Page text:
The statistics are showing that Brees is getting better. In his heart, the record and the new contract will mean a lot more if they come in tandem with another championship.

Fabric of the game does big business

July, 6, 2011
TomlinsonAP Photo/Joe MahoneyThe gloves LaDainian Tomlinson wore when he scored two fourth-quarter touchdowns in a win over the Denver Broncos in Week 6 last season are for sale.
For sports card collectors, perfection is the goal. All four corners must be sharp. The photo needs to be centered. It has to be just so. Thankfully, there's hasn't been threat of bubblegum stains for decades.

In today's memorabilia market, however, cardboard is about as mundane as it gets. There are bigger thrills than busting open a pack to find another high-gloss Rated Rookie who might never crack a starting lineup.

Jarrod Oldridge looks for a bigger jolt. He buys his memorabilia by the shipping container.

"You open that box up and the smell comes out, the aroma of the unwashed apparel with the grass and mud and blood," Oldridge said. "You smell the game.

"You get goose bumps. Your heart's pounding."

Oldridge is involved in one of the hottest segments of the memorabilia industry -- game-used equipment.

He owns J.O. Sports Co. in Las Vegas and has exclusive contracts with several NFL teams to sell helmets, jerseys, spikes, gloves, game balls and just about everything else you can imagine from the field. Three of his clients are the Buffalo Bills, Miami Dolphins and New York Jets.

Oldridge's website isn't quite as personal as Mean Joe Greene throwing his jersey at a kid in exchange for a Coke, but fans have access to the fabric of the game. Many of the game-worn jerseys -- and in some cases full uniforms -- are unwashed. That's the way collectors prefer them.

"You want the thing ripped off the guy's back," said Oldridge, who pitched for Emporia State. "It's a new wave of collecting. When I was a kid collecting baseball cards, I'd get a Mark McGwire rookie or a Bo Jackson. That was the best feeling you could have as a collector. You got the prized possession.

"Back then, you never could've thought you could own the jersey Adrian Peterson's wearing on his card."

Rich Mueller, managing editor of Sports Collectors Daily, can't think of another way collectors can get closer to the action than game-used equipment.

I suppose a hobbyist can make the experience more personal by collecting DNA samples. Then again, much of Oldridge's inventory is suitable for forensics inspection. Perhaps the next step is scraping some blood off a jersey to clone an NFL star and watch the game with him in your man cave.

[+] EnlargeSteve Johnson
AP Photo/Ed ReinkeThe jersey from Steve Johnson's three-touchdown game against the Bengals last season is available for purchase.
"If you've got in your hands the uniform the guy was wearing when he broke the tackle to score the touchdown and win the game, how much closer can you get than that?" Mueller said. "That's part of the allure. Collectors want a tangible memory of a game.

"And a lot of them are one-of-a-kind items. The T206 Honus Wagner card is one of the rarest collectibles on the market, but there are 75 to 100 of those in existence. Brett Favre wore only one helmet from his final game. That's a piece of NFL history."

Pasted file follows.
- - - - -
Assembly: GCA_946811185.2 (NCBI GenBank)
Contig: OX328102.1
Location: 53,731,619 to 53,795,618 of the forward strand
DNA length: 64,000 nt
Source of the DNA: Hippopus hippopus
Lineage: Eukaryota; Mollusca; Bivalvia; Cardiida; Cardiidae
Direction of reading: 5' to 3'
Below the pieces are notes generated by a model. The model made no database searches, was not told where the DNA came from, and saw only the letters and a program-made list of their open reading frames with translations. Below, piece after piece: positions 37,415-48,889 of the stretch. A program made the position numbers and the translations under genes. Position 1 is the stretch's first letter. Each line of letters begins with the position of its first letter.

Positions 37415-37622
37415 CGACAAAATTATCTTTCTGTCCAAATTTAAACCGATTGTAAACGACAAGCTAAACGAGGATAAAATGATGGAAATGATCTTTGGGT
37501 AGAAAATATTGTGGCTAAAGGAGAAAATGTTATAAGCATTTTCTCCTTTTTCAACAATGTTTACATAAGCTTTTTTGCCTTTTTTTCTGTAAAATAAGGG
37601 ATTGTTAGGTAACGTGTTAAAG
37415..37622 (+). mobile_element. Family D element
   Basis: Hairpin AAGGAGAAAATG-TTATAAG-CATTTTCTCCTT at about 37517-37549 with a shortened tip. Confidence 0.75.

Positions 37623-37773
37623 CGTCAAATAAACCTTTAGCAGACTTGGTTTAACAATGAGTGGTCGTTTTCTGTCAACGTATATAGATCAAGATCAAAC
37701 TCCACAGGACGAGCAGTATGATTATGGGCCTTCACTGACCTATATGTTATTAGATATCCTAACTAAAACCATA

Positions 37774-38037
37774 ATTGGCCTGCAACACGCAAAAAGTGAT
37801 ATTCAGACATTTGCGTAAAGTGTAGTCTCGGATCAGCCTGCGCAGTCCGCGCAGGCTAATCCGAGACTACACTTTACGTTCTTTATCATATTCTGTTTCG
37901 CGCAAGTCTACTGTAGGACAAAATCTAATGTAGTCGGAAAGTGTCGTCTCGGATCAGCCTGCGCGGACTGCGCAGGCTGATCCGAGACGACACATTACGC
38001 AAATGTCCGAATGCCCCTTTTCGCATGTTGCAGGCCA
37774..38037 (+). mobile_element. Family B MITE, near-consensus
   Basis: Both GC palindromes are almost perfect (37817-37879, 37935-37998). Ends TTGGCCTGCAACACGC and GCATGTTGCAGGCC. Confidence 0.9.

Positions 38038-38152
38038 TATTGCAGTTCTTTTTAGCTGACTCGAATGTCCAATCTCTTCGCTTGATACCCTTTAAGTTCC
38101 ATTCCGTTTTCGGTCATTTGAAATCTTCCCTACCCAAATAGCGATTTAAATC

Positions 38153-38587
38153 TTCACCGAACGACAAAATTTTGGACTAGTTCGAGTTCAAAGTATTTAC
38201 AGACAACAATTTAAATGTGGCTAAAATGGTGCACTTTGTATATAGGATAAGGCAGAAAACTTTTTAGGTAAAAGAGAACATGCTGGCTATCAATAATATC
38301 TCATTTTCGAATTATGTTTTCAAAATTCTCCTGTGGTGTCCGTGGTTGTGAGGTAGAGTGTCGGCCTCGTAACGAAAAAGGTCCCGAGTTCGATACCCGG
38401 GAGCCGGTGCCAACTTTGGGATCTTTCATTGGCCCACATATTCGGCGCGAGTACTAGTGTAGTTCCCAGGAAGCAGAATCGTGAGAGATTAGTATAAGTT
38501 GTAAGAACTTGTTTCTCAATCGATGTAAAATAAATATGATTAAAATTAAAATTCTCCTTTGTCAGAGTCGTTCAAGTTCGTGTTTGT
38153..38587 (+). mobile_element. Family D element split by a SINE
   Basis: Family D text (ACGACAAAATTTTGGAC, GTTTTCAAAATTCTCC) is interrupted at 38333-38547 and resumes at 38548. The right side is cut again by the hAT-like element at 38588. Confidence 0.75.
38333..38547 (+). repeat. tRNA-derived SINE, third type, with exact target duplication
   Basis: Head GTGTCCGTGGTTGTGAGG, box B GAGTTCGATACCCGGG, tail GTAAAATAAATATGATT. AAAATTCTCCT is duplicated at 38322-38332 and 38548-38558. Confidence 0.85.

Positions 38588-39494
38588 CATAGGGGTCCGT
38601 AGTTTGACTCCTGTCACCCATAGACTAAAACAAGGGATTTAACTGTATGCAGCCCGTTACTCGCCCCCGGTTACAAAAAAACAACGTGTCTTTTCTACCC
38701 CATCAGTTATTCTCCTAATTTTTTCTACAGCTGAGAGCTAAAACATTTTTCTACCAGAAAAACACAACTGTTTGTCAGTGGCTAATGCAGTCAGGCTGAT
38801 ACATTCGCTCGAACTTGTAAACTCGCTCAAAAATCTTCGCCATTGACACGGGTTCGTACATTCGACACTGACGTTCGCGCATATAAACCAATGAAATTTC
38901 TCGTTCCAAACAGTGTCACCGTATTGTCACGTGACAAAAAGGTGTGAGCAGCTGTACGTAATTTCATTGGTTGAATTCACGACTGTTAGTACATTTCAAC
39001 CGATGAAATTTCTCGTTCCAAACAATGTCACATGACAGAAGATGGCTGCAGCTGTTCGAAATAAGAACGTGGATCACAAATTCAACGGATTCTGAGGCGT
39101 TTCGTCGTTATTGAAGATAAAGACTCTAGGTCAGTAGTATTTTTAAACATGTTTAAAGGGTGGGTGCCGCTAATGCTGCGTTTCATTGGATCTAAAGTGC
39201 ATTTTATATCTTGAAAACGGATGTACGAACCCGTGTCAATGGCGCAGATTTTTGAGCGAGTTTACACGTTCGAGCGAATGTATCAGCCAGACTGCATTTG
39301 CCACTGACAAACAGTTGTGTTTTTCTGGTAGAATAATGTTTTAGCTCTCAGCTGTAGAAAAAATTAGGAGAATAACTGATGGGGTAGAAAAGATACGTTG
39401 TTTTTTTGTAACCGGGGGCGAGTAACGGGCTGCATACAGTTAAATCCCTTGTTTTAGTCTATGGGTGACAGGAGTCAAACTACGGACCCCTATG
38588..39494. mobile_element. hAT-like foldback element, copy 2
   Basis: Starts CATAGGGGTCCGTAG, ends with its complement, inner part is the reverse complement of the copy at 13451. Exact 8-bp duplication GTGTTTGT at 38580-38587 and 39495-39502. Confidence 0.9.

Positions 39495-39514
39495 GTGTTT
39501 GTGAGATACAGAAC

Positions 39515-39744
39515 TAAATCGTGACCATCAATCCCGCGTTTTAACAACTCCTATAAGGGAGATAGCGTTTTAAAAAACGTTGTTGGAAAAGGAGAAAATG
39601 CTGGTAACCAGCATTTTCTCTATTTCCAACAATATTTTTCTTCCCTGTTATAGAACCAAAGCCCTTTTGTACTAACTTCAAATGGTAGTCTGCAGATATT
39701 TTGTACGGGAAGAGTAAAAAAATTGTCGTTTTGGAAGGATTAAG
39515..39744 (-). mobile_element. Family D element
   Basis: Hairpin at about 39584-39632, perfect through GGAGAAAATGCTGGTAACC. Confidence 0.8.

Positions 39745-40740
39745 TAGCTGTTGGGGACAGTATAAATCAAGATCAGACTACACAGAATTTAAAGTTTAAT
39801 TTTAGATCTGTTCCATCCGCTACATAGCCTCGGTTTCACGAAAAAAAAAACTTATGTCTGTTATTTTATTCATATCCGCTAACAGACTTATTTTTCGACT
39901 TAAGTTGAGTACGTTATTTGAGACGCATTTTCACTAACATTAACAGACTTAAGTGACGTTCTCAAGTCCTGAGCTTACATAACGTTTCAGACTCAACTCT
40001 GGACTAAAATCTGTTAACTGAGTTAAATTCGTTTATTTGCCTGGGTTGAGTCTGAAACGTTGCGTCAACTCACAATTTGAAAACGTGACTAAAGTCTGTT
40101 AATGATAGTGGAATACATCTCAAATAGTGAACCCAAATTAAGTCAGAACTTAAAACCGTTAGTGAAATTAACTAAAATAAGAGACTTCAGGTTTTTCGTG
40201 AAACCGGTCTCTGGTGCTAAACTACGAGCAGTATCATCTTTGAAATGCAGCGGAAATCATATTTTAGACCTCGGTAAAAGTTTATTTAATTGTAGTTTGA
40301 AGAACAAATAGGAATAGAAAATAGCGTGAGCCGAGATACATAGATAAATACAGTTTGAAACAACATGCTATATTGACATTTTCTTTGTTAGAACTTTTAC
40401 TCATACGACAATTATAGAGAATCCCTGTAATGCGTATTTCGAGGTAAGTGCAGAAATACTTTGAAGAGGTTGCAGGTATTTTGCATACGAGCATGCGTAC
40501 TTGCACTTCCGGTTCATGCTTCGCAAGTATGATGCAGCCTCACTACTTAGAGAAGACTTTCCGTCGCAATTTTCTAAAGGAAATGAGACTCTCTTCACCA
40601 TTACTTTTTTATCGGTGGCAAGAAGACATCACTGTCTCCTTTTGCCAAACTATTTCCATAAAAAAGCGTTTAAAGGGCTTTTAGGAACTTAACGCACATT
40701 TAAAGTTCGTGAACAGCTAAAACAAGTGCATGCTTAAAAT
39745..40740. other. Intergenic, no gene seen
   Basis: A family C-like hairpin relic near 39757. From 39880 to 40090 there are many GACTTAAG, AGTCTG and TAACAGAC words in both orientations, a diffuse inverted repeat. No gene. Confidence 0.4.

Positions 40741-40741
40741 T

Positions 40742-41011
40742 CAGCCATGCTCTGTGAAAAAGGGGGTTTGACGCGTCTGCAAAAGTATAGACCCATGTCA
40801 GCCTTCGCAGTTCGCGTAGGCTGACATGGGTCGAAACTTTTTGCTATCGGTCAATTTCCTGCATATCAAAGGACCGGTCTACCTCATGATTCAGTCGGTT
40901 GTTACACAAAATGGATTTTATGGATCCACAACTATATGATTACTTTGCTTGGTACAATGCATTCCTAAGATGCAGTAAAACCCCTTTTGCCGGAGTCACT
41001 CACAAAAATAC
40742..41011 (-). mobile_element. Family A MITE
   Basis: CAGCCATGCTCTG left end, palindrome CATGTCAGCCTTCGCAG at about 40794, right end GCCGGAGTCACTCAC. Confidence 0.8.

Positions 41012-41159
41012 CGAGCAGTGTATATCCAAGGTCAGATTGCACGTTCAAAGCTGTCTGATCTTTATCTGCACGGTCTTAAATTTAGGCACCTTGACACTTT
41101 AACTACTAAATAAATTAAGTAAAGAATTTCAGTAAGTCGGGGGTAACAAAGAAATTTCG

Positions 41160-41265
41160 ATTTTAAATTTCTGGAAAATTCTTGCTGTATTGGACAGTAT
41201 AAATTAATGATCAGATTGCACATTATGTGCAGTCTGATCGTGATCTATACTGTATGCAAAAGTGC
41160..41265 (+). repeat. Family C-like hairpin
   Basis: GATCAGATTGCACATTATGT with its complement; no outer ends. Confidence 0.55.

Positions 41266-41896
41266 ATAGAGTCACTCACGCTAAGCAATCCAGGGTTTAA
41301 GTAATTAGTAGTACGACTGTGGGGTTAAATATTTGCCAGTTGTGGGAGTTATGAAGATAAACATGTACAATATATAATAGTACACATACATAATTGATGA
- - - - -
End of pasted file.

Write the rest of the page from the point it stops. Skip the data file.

Of particular interest to AFC East fans might be the jersey Bills receiver Steve Johnson wore when he scored three touchdowns against the Cincinnati Bengals. He lifted that jersey to expose his "Why so serious?" T-shirt underneath. The jersey Lee Evans wore when he caught three touchdowns against the Baltimore Ravens is for sale, too.

Also available are jerseys All-Pro center Nick Mangold wore last year against the Dolphins, the gloves Jets receiver Jerricho Cotchery wore when he snagged a touchdown to help beat the New England Patriots in Week 2 and the gloves Jets running back LaDainian Tomlinson wore when he scored two fourth-quarter touchdowns in a four-point victory over the Denver Broncos in Week 6.

Dolphins material is limited because J.O. Sports Co. reached its agreement with them a couple weeks ago. As for the Patriots, Oldridge might need to strap on a helmet to protect his forehead from repeatedly striking a wall.

"Every team is different," Oldridge said. "The Patriots have just been notoriously difficult when it comes to their uniforms."

The big four sports handle game-used equipment differently, much to Mueller's wonderment. These items are commodities. Leagues presumably would maximize revenues if they handled them internally. Major League Baseball does, hiring on-site authenticators to affix holograms to merchandise for resale.

The MeiGray Group, a company founded by a pair of passionate collectors in 1997, has worked out deals to sell game-used NBA and NHL items. They also dominate the minor-league hockey ranks.

And to think clubs used to recycle uniforms until they fell apart, would pass them along to farm teams or sell them to sandlot groups. Mueller wrote about a pile of 1938 New York Yankees jerseys given to a church softball team for $9 apiece. In the bunch were game-worn Lou Gehrig pinstripes.

Today, uniforms are scooped up almost the minute they land in the hamper or fall to the locker-room floor as a player walks to the showers.

"It may sound sick," Oldridge said. "But as a man who played sports, the collectors, everybody who ever slid into second base or got his bell rung on the field, it's just great."